The generation of a traceability matrix with, e.g., a requirements specification and a test report, can be a tedious business. Especially if this works has to be repeated a number of times because, e.e., the requirements have changed.

This does not lend to any agile developement where mistakes can be found early and corrected as high up as possible in the chain. Change the requirements instead of writing cumbersome tests because some hard-to-test item has been requried.

The following sections will assume a unit-test output, i.e. a xUnit XML file, as the source test report. It can extended to other data sources fairly straigtforward. The requirements will have ID with the following format: SW-[0-9]+, e.g., SW-100. If the dash ( - ) isn’t allowed for syntactical reasons, it’s replaced by an underscore ( _ ).

Naive solution

The simple solution would be to name your tests (or parts thereof) with the requirement number that is being tested. In the following example, the test function testExecuteOnDisabledControl_SW_100 would be used as a test criteria to state whether requirement SW-100 has been implemented successfully.

class ClickActionTest {

    public void testExecuteOnDisabledControl_SW_100() {


This has a few drawbacks that felt needing some attention.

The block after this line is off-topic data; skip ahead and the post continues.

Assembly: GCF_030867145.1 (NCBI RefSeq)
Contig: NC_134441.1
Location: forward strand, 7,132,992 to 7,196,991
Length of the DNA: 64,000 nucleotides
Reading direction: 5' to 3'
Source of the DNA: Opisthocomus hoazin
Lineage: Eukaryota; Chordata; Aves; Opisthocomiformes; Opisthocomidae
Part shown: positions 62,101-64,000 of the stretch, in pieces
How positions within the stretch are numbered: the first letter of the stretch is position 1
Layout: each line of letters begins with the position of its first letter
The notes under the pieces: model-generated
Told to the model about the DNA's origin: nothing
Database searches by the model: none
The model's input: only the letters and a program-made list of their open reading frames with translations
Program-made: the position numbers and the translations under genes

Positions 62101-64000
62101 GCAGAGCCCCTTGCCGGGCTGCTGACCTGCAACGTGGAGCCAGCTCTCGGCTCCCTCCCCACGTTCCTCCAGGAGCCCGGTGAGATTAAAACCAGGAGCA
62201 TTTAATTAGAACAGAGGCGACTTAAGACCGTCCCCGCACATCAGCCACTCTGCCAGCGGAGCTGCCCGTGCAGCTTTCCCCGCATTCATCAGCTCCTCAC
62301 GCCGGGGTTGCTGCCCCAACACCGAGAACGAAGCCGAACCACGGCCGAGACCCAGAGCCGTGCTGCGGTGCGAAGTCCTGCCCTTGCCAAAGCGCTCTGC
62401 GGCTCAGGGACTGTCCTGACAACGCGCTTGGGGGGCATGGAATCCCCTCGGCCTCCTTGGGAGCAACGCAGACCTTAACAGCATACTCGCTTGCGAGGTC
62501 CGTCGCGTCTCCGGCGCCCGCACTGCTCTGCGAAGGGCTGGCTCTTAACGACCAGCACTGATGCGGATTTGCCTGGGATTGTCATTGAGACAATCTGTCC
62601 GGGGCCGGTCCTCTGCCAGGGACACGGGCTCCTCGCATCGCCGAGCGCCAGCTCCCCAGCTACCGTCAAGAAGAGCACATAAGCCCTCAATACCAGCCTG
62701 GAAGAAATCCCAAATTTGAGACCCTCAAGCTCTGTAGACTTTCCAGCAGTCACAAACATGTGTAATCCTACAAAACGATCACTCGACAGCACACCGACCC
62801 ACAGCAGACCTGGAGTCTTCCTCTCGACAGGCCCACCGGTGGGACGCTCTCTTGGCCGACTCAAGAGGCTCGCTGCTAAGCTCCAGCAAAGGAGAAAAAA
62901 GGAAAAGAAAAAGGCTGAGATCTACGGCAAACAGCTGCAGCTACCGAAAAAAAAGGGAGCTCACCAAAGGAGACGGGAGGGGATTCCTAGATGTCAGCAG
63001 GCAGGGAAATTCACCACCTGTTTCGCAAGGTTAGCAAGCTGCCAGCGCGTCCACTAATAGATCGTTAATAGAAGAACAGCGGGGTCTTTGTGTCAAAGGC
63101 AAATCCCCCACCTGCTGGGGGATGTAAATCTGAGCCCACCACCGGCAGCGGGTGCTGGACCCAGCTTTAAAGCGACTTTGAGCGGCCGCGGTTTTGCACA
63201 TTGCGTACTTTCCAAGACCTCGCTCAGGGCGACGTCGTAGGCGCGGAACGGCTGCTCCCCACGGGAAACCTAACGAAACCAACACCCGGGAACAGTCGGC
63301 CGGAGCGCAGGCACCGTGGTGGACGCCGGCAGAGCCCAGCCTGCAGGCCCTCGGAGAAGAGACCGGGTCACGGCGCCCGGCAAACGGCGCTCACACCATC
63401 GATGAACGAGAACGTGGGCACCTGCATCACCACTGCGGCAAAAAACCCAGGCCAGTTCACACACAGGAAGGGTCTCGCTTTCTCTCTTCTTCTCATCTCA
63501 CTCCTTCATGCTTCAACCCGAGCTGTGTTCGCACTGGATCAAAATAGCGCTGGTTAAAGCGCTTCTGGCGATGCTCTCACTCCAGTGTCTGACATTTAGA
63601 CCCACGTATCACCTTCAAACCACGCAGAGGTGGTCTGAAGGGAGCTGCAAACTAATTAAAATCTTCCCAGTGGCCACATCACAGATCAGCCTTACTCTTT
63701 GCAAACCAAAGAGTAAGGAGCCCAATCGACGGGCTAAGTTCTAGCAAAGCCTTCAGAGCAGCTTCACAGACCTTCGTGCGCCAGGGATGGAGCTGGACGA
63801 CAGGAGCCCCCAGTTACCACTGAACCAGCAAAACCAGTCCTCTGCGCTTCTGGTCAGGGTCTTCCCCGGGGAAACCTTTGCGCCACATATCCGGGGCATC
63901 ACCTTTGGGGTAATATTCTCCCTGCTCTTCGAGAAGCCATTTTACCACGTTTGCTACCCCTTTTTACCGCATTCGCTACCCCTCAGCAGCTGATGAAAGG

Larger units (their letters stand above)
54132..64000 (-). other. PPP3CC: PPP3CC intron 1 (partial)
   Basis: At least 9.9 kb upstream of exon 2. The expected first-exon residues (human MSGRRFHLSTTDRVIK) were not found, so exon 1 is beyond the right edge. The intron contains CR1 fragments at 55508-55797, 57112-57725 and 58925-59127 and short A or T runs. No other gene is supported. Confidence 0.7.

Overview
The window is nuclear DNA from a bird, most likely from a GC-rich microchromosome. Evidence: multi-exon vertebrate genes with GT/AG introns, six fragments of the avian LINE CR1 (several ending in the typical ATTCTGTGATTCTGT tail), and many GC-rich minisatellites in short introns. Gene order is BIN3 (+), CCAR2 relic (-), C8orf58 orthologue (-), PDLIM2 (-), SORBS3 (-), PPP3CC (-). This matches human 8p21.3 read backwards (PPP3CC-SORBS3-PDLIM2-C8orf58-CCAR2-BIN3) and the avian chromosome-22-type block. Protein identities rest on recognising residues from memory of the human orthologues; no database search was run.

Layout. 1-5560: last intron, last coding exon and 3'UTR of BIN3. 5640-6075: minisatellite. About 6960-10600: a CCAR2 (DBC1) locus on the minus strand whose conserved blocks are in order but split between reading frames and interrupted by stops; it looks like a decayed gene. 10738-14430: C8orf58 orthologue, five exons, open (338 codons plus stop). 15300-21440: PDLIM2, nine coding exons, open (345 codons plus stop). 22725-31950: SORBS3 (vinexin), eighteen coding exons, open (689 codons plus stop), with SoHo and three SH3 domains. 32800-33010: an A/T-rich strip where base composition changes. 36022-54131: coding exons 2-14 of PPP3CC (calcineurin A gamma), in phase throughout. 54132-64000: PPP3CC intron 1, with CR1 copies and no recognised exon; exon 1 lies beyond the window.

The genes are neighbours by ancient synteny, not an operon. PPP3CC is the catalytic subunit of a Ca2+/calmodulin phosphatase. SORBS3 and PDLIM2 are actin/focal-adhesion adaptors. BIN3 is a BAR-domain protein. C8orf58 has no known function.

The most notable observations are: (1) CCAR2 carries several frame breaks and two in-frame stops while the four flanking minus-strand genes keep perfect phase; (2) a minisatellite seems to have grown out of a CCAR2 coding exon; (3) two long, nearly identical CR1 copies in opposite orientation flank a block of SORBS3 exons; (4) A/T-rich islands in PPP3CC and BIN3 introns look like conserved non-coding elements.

It’s obvious that if the requirements and tests aren’t nearly a n-to-n mapping, that the names will become a unreadable mess. Imagine testExecuteOnDisabledControl_SW_100__SW_101__SW120__SW_121 as absurdum.

This problem will not be addressed here, as it’s considered a implementation specific problem. For unit-tests it’s probably already solved with, e.g., traits.

Requirement vs. Test Coherence

The can of worms of validation is not going to be opened here. It is assumed the test engineer understands the requirements correctly and writes tests correctly.

The challenge at hand is to ensure that tests are updated if the requirements change. Hence there is a need to transfer information about the requirement’s state to the unit-test.

Hashed Requirements

Instead of just using the name of the requirement in the test, information about the state of the requirement is used as well. To avoid external dependencies, only information in the requirement’s specification can be used.

It is proposed to use the following items. This can easily be extended however.

  • Title,
  • Description,
  • Verification Method, e.g., analysis.

Using a hashing function, e.g., SHA-256, this information can be condensed into a 64-bit string. Our previous example can now be uniquely identified by e.g., SW-100-deadbeef. The corresponding test would look as follows: testExecuteOnDisabledControl_SW_100_deadbeef.

Backward Traceability

The term backward traceability as defined here. This corresponds to horizontal traceability in the V-process.

Requirements Traceability

  • Forward traceability
  • Follow the V
  • Traceability information
  • Basically the same methodology